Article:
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Scientists find a way to convert “bad body fat” to “good fat”

By Dr Ananya Mandal, MD,September 19, 2017

Researchers have found that the unhealthy fat in the body called “white fat” could be converted to a healthier fat by blocking a special protein. This could help fight the obesity epidemic they speculate. The report was published in the journal Cell Reports.

White, brown and beige fat

There are two types of fat in the body – white and brown.

  • The white fat is the one that stores the energy and gives rise to layers of the fat that gets accumulated in certain parts of the body including the central regions. It contains large droplets of triglycerides and these are the source of energy when the body is fasting.
  • In brown fat, the fat droplets are much smaller. They also have cellular powerhouses called the mitochondria. These mitochondria break down the brown fat to produce energy more readily compared to white fat.

Newborn babies have more brown fat than white and this helps protect them from the surrounding cold temperatures. As a person reaches adulthood, much of this brown fat is lost. One of the significant understandings of these body fat types is an attempt to convert this white fat to brown so that it can be readily burnt off. This happens naturally when a person is exposed to cold temperatures but otherwise was deemed difficult. This conversion was thought to be the treatment for diabetes and obesity.

Working in mice, researchers at Washington University School of Medicine in St. Louis have identified a way to convert white fat, which stores calories, into brown fat that burns them. Above are white fat cells from a normal mouse (left) and from a mouse lacking the PexRAP protein (right), which interferes with the conversion of calorie-storing fat cells into calorie-burning cells. The fat cells without PexRAP store fewer calories and look more like brown fat cells. Image Credit: IRFAN J. LODHI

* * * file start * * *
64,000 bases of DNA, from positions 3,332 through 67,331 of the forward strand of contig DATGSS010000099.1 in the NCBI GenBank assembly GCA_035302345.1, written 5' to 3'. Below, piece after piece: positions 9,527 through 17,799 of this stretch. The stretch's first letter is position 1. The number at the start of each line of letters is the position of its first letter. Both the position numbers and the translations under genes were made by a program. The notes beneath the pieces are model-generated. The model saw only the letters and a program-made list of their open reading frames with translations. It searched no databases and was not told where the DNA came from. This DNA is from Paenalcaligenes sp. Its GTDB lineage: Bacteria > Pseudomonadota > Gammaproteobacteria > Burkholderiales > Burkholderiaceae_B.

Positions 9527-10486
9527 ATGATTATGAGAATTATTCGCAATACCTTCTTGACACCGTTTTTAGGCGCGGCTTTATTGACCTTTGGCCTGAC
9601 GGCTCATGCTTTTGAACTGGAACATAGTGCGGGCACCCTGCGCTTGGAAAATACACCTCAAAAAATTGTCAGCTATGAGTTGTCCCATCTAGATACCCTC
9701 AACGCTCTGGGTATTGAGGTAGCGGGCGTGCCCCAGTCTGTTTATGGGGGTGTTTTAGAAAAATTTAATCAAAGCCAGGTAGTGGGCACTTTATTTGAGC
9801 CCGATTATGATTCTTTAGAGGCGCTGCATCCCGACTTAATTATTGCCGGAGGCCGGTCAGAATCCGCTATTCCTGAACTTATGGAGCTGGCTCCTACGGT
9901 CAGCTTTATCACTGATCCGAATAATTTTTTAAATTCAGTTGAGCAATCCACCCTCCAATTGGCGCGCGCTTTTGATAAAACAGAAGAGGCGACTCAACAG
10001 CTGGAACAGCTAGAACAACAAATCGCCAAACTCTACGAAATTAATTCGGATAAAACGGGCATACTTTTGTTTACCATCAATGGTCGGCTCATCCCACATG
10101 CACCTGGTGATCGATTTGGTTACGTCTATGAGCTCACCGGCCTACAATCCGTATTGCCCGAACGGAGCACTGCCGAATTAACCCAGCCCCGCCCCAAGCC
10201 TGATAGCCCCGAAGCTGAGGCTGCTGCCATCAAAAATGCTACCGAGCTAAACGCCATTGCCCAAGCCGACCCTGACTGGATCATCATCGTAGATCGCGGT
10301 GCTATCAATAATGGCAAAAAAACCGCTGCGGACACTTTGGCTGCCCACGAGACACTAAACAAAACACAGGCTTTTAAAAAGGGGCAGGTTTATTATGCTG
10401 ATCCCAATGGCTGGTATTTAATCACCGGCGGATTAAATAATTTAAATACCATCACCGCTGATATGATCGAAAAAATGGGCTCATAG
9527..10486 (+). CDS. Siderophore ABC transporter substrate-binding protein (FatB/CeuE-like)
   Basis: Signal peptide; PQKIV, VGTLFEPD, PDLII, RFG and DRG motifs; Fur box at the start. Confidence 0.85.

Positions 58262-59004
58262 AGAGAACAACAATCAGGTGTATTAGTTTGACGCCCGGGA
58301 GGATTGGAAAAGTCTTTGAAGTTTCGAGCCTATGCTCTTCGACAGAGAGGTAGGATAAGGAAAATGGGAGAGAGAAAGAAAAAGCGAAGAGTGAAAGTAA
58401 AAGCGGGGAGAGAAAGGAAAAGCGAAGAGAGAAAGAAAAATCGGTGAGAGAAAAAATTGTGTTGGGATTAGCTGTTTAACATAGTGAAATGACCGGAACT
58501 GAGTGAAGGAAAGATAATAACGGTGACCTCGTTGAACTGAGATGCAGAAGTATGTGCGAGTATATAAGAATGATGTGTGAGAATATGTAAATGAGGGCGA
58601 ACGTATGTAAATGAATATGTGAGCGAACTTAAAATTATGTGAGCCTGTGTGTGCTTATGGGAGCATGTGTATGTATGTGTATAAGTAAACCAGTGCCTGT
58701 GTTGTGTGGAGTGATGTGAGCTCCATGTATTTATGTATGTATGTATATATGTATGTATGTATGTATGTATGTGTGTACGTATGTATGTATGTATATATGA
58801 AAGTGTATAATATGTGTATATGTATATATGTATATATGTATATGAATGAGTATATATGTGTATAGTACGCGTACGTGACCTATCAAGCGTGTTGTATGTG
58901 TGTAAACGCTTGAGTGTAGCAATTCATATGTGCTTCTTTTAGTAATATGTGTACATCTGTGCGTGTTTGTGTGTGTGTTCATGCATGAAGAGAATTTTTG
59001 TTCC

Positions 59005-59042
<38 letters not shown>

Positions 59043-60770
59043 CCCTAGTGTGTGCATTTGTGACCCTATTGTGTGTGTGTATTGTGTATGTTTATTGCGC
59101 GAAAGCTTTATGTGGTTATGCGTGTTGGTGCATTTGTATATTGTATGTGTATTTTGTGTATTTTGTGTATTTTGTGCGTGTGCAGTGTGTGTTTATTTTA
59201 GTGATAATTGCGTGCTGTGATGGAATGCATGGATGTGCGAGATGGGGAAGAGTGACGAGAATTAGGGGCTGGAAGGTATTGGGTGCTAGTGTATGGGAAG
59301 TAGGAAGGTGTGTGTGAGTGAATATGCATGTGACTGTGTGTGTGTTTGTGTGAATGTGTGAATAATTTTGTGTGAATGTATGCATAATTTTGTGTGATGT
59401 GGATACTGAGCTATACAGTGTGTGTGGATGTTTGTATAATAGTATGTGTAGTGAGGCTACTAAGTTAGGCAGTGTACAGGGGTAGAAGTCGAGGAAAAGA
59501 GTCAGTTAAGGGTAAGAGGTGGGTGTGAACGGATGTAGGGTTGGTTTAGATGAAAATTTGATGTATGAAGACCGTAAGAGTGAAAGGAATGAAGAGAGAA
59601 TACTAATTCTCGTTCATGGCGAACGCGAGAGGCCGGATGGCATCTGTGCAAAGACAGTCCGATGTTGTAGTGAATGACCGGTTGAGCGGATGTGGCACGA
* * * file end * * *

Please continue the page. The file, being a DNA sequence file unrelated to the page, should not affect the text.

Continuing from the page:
Working in mice, researchers at Washington University School of Medicine in St. Louis have identified a way to convert white fat, which stores calories, into brown fat that burns them. Above are white fat cells from a normal mouse (left) and from a mouse lacking the PexRAP protein (right), which interferes with the conversion of calorie-storing fat cells into calorie-burning cells. The fat cells without PexRAP store fewer calories and look more like brown fat cells. Image Credit: IRFAN J. LODHI

Apart from white and brown, scientists also found a “beige fat” in 2015 among adults. This was found to be half way to brown fat and showed similar beneficial behaviors such as brown fat.

The study

Researchers tried to convert the white fat into a “beige fat”. This could help reduce weight. Dr Irfan Lodhi, from Washington University School of Medicine in St Louis, who was one of the leading authors said that the aim of the study was to find how to treat and prevent weight gain and obesity. For this the team targeted a protein in white fat to convert it to beige.

The team of researchers blocked a protein called the PexRAP in white fat. This caused the white fat in the lab mice to turn beige. They created a special genetic strain of the lab mice. These mice did not have a key protein in their white blood fat cells. Thus they developed more beige fat and also had a leaner body when compared to other mice and despite having the same diets as other mice. These genetically modified mice seemed to have a better metabolism than other mice and thus burnt more calories.

Lodhi said that mice had low levels of the protein normally in their brown fat. If the normal mice were put in a cold environment, the levels of the protein in their white fat also decreased and the white fat acted like brown. Cold was also found to induce the brown and beige fats to burn the stored energy and produce heat.

Authors suggest that as a next step they needed to find a way how to block this protein within the fat cells of a human being. Lodhi explains that this needed to be done in a manner that was safe for the recipient and not cause the body to heat up or develop fever.

The study was supported by the National Institute of Diabetes and Digestive and Kidney Diseases of the National Institutes of Health (NIH).

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